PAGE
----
This, by itself, isn't really so troubling since I believe strongly in the consumer's right to use or withhold his/her buying power in order to get merchants to better serve their needs.  But do these Rabbis really think that it is the lack of available modest fashion and not the informed decisions of the women at work here?  Do they really think the women won't simply go buy their togs elsewhere?  Oh, and if the answer is 'no, they wouldn't dare go against the wishes of the Rabbis', then why don't the rabbis simply issue such an edict directly to the women?

According to the article: 

"In Bnei Brak, a group calling itself "The Guardians of Holiness and Education" has already met with clothes merchants to convince them to start selling more modest merchandise... "

Oh, to be a fly on the wall when that bit of arm-twisting was going on!

The article continues:

"One of the ideas is to provide 'modesty certificates' to those clothing stores that meet our demands," said one of the activists who helped organize the conference in Jerusalem. "Stores without the certificates would be boycotted."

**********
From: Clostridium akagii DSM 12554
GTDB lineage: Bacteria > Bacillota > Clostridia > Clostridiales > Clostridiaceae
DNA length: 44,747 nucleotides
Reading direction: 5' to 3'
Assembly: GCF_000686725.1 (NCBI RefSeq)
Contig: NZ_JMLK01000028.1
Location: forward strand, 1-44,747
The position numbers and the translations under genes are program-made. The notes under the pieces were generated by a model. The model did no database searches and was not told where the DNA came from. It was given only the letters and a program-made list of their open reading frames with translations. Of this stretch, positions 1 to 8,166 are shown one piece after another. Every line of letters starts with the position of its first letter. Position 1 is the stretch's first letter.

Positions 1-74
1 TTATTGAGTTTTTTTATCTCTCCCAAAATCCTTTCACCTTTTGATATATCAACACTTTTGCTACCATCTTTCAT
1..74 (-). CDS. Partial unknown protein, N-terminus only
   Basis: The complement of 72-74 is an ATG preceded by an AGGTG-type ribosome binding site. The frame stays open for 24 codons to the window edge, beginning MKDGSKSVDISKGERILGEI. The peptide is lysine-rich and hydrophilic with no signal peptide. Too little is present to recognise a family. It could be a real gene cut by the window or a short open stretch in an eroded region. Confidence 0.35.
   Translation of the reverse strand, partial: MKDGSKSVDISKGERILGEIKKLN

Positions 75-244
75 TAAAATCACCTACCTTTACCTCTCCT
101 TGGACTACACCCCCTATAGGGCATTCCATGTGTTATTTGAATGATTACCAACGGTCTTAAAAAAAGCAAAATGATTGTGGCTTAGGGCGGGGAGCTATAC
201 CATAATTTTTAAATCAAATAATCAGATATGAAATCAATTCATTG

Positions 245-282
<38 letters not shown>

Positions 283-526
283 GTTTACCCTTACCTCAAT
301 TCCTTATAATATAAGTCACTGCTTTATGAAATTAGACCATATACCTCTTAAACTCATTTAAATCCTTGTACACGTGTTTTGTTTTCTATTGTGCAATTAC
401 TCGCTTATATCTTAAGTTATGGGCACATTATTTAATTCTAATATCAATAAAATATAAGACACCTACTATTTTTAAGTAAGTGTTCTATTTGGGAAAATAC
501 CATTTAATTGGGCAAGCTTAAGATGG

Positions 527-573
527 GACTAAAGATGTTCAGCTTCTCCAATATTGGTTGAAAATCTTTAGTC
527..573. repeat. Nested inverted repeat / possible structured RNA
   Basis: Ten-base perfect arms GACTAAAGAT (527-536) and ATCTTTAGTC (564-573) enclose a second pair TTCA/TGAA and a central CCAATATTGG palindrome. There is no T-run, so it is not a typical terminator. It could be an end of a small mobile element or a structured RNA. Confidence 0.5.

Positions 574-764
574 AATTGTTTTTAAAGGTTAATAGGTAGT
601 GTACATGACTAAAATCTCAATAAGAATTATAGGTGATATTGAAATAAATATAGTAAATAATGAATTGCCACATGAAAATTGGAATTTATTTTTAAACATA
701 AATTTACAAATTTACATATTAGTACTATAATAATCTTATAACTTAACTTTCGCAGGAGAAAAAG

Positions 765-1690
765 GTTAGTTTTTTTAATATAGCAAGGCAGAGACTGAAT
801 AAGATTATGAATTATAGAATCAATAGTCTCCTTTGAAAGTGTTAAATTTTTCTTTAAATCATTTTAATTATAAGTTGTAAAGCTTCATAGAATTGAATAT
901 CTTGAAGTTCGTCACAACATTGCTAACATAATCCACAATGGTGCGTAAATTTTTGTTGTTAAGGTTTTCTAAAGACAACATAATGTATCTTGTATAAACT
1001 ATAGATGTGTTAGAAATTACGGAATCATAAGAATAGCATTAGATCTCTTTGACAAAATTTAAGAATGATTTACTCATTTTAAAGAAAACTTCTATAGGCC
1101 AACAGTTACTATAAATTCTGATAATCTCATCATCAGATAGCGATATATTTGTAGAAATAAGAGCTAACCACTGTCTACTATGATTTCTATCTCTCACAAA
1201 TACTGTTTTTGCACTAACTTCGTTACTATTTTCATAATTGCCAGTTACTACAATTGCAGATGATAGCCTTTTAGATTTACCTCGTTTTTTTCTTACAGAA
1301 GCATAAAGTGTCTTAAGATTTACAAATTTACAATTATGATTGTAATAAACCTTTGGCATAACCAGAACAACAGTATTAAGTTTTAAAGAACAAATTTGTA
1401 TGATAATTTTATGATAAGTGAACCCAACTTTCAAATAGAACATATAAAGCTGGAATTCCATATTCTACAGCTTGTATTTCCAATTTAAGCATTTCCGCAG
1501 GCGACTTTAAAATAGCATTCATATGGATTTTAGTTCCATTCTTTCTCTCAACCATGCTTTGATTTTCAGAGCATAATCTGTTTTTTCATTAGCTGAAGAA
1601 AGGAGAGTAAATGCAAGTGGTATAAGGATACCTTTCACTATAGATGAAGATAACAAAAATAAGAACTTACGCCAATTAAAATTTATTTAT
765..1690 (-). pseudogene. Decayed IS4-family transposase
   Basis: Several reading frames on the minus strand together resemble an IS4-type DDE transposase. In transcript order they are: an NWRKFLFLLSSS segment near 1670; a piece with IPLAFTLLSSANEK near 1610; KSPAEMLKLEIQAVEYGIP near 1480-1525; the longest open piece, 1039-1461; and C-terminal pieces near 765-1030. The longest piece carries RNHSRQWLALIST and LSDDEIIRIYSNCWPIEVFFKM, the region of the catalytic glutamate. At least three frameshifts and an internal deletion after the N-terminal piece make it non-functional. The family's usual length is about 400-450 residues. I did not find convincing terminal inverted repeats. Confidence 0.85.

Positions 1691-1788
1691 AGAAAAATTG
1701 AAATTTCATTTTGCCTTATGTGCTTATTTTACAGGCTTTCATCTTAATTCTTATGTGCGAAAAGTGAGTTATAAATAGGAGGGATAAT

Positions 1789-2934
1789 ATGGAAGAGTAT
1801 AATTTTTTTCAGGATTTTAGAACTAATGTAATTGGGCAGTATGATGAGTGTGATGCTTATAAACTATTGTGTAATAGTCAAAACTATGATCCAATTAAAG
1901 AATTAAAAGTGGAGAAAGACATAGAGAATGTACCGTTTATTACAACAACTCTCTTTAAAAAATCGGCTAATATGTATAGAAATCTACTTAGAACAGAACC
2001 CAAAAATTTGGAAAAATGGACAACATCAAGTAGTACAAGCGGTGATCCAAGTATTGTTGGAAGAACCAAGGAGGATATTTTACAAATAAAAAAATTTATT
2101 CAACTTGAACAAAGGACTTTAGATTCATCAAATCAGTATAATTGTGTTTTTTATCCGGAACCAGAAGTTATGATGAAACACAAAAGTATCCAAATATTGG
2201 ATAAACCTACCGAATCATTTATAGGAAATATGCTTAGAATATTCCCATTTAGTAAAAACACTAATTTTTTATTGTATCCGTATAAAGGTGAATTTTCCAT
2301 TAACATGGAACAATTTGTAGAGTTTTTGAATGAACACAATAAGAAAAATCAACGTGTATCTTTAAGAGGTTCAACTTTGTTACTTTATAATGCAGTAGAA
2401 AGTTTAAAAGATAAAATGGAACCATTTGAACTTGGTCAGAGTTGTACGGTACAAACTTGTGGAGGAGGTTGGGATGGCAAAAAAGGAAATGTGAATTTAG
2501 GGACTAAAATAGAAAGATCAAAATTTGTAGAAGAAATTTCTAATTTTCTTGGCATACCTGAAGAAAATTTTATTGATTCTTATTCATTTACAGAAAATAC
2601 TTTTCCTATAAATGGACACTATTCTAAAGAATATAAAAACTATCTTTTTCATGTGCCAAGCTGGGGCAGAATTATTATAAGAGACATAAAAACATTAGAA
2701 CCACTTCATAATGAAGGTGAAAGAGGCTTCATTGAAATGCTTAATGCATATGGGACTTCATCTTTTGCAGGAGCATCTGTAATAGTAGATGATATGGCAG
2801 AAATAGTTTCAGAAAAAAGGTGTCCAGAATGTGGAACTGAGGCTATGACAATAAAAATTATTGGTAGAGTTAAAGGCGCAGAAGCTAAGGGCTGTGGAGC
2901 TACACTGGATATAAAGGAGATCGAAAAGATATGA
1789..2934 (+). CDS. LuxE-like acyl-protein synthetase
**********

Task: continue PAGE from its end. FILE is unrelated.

Oy, 'The Mullah's Good Housekeeping Seal of Approval'... coming soon to a burkah store near you!'

My favorite was this little aside:

"The activist admitted that checking all the apparel stores in Bnei Brak was labor intensive but added that he knew several fellow activists who expressed their willingness to help out."

Yeah, I'll bet.  I can already see the men lining up for the arduous task of standing outside the dressing rooms to give the thumbs-up or thumbs-down to the outfits as they emerge.  Way to take one for the team, guys!

I'm sorry... what is this, Iran?    Reading this article, a bunch of questions occurred to me and I'd like to open up the floor to anyone who thinks they can provide serious answers:

Why weren't the women themselves being engaged in discussing this issue with the community leaders?  Is it a foregone conclusion that they make no informed decisions in the way they dress themselves?